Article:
BACKGROUND: Comprehensive genomic profiling (CGP) is a next-generation sequencing-based methodology that detects 4 classes of genomic alterations, as well as gene signature biomarkers such as microsatellite instability and tumor mutational burden. In the context of precision oncology, CGP can help to direct treatment to genomically matched therapies. OBJECTIVE: To describe the results of a 3-year observational analysis of patients undergoing testing with CGP assays (either FoundationOne or FoundationOne Heme) at a community oncology practice after a regional health plan implemented a medical policy that enabled coverage of CGP...
January 11, 2019: Journal of Managed Care & Specialty Pharmacy
Stavros Topouzis, Garyfallia I Makrynitsa, Aikaterini A Zompra, Aikaterini I Argyriou, Georgios A Spyroulias
The soluble guanylate cyclase (sGC) is the physiological sensor for nitric oxide and alterations of its function are actively implicated in a wide variety of pathophysiological conditions. Intense research efforts over the past 20 years have provided significant information on its regulation, culminating in the rational development of approved drugs or investigational lead molecules, which target and interact with sGC through novel mechanisms. However, there are numerous questions that remain unanswered. Ongoing investigations, with the critical aid of structural chemistry studies, try to further elucidate the enzyme's structural characteristics that define the association of "stimulators" or "activators" of sGC in the presence of absence of the heme moiety, respectively, as well as the precise conformational attributes that will allow the design of more innovative and effective drugs...
January 7, 2019: Current Medicinal Chemistry
Rachel Golonka, Beng San Yeoh, Matam Vijay-Kumar
Iron is necessary for the survival of almost all aerobic organisms. In the mammalian host, iron is a required cofactor for the assembly of functional iron-sulfur (Fe-S) cluster proteins, heme-binding proteins and ribonucleotide reductases that regulate various functions, including heme synthesis, oxygen transport and DNA synthesis. However, the bioavailability of iron is low due to its insolubility under aerobic conditions. Moreover, the host coordinates a nutritional immune response to restrict the accessibility of iron against potential pathogens...
January 3, 2019: Journal of Innate Immunity
Hiroshi Kobayashi, Yuki Yamada, Naoki Kawahara, Kenji Ogawa, Chiharu Yoshimoto
In the present study, we summarize the role of the shared and independent (epi)genetic background between endometrioid carcinoma (EC) and clear cell carcinoma (CCC), two histological subtypes of endometriosis-associated ovarian cancer (EAOC). Using the PubMed database, we conducted a literature review of various studies related to the malignant transformation of endometriosis. Both endometriosis and EAOC face potential environmental hazards, including hemoglobin (Hb), heme and free iron, which induces DNA damage and mutations...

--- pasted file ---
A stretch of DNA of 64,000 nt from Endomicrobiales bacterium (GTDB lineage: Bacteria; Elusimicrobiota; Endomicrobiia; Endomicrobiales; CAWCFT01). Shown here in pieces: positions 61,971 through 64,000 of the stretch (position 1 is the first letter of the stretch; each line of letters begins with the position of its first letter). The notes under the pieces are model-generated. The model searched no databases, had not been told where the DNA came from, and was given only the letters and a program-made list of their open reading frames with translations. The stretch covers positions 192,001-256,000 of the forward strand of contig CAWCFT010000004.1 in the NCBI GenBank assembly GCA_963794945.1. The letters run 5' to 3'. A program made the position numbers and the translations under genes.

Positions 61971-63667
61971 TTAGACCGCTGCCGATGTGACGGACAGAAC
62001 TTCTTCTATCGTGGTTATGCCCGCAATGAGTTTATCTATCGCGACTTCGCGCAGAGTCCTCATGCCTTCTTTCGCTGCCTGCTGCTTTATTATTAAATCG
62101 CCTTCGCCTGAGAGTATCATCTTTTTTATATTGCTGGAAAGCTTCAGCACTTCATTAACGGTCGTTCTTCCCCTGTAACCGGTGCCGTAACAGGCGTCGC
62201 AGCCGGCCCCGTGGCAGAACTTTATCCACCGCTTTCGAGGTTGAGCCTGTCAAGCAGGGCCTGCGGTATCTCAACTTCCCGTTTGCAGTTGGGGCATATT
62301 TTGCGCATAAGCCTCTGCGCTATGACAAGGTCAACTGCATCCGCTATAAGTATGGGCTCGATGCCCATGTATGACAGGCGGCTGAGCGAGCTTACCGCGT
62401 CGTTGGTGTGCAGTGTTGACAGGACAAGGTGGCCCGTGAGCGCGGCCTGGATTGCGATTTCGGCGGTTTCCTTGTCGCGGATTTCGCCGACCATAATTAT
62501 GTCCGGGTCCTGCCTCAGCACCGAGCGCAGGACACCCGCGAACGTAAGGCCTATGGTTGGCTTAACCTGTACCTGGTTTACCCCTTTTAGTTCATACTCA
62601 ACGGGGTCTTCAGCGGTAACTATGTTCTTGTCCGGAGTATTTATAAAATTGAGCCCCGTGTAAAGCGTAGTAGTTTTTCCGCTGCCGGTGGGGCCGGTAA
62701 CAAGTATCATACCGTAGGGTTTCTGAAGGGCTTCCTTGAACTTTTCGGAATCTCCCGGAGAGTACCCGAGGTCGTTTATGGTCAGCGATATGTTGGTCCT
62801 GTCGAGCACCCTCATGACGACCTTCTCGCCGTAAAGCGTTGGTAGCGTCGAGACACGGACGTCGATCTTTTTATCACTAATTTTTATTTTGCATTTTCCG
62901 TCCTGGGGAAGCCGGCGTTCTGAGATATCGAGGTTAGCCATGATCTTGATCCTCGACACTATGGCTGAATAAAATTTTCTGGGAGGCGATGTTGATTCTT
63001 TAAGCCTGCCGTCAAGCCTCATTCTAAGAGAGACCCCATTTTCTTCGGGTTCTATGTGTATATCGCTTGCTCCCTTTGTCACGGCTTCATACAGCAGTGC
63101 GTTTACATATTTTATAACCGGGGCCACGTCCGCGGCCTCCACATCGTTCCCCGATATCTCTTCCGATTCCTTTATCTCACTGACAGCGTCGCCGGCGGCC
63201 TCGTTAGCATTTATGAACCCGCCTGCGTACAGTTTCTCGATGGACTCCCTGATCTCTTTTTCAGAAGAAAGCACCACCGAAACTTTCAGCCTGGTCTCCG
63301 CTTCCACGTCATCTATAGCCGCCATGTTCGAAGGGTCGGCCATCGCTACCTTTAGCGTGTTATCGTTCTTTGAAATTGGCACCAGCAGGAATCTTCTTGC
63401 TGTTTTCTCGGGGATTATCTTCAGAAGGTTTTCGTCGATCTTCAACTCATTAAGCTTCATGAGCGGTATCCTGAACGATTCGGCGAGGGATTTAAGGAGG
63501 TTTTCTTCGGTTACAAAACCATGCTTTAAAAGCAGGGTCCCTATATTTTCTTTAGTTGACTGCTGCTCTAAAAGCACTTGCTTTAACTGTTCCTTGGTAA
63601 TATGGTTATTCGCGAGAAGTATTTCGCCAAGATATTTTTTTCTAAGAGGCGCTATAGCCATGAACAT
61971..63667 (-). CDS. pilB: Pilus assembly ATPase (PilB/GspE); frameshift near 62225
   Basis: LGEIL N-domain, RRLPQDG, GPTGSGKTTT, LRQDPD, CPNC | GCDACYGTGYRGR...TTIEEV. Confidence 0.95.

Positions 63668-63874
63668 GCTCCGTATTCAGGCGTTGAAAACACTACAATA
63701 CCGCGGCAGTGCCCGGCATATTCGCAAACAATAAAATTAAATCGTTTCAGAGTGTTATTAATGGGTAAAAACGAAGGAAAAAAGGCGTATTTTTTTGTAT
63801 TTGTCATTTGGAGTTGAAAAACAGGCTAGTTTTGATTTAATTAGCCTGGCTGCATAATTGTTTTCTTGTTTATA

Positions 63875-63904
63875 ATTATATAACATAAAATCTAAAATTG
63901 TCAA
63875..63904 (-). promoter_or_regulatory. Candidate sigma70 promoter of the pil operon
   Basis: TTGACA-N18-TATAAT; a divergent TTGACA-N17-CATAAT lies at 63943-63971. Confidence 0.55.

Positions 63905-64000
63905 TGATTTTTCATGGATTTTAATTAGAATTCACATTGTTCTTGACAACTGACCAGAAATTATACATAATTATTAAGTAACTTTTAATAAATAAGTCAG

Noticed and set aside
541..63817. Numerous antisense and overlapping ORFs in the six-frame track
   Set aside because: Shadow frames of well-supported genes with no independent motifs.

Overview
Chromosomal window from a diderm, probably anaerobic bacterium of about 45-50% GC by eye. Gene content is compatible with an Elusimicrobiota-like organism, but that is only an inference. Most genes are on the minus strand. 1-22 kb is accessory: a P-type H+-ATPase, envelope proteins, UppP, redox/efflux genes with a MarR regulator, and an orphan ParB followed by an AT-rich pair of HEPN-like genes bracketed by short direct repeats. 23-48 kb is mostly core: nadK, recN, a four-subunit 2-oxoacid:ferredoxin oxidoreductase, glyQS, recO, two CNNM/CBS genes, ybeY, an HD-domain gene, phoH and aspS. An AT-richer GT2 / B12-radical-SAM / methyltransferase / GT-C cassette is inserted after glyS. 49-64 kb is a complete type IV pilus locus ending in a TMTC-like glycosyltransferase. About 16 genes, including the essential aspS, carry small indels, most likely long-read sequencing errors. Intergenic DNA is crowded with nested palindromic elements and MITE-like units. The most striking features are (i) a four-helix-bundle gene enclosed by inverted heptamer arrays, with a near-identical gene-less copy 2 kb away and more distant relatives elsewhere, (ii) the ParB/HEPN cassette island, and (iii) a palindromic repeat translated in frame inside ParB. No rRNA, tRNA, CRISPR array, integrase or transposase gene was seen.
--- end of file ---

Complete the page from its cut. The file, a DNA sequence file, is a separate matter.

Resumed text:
December 21, 2018: Oncology Reports
Huiju Lee, Yoon Kyung Choi
Heme oxygenase (HO) catabolizes heme to produce HO metabolites, such as carbon monoxide (CO) and bilirubin (BR), which have gained recognition as biological signal transduction effectors. The neurovascular unit refers to a highly evolved network among endothelial cells, pericytes, astrocytes, microglia, neurons, and neural stem cells in the central nervous system (CNS). Proper communication and functional circuitry in these diverse cell types is essential for effective CNS homeostasis. Neuroinflammation is associated with the vascular pathogenesis of many CNS disorders...
December 25, 2018: International Journal of Molecular Sciences
Shih-Kai Chiang, Shuen-Ei Chen, Ling-Chu Chang
Heme oxygenase (HO)-1 is known to metabolize heme into biliverdin/bilirubin, carbon monoxide, and ferrous iron, and it has been suggested to demonstrate cytoprotective effects against various stress-related conditions. HO-1 is commonly regarded as a survival molecule, exerting an important role in cancer progression and its inhibition is considered beneficial in a number of cancers. However, increasing studies have shown a dark side of HO-1, in which HO-1 acts as a critical mediator in ferroptosis induction and plays a causative factor for the progression of several diseases...
December 21, 2018: International Journal of Molecular Sciences
Meng Wang, Li-Juan Ma, Yan Yang, Zeyu Xiao, Jian-Bo Wan
Excess alcohol exposure leads to alcoholic liver disease (ALD), a predominant cause of liver-related morbidity and mortality worldwide. In the past decade, increasing attention has been paid to understand the association between n-3 polyunsaturated fatty acids (n-3 PUFAs) and ALD. In this review, we summarize the metabolism of n-3 PUFAs, animal model of ALD, and the findings from recent studies determining the role of n-3 PUFAs in ALD as a possible treatment. The animal models of acute ethanol exposure, chronic ethanol exposure and chronic-plus-single binge ethanol feeding have been widely used to explore the impact of n-3 PUFAs...
December 22, 2018: Critical Reviews in Food Science and Nutrition